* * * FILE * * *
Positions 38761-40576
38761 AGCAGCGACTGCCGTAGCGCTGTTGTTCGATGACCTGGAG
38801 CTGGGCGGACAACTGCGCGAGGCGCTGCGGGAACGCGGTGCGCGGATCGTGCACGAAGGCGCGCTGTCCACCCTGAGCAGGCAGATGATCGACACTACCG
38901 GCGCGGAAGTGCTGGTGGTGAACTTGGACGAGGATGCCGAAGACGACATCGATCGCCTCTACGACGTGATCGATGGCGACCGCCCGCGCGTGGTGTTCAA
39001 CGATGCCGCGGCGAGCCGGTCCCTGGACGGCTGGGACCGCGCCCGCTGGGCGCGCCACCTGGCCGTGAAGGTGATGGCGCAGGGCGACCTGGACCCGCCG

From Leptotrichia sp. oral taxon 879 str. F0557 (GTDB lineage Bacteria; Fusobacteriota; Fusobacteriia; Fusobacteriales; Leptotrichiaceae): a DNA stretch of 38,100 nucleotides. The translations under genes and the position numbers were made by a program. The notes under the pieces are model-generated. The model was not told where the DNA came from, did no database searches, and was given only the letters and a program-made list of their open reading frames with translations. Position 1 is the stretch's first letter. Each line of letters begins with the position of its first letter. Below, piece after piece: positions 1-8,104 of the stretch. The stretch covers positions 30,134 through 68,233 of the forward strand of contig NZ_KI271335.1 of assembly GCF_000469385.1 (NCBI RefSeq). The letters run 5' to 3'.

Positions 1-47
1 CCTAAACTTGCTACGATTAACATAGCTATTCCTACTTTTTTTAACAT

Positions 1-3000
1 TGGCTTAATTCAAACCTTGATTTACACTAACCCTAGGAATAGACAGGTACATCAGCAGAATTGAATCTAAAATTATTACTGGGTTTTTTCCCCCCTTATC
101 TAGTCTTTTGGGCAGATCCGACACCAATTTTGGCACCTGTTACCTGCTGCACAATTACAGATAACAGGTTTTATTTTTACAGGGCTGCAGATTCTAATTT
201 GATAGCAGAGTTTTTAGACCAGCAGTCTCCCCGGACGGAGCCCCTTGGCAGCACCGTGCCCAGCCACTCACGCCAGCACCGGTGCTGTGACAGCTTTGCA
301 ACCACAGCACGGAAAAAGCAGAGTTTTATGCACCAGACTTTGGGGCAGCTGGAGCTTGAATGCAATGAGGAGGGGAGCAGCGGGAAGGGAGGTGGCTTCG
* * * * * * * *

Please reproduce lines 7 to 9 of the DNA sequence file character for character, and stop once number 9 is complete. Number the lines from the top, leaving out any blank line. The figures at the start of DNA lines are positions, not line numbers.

Positions 1-47
1 CCTAAACTTGCTACGATTAACATAGCTATTCCTACTTTTTTTAACAT

Positions 1-3000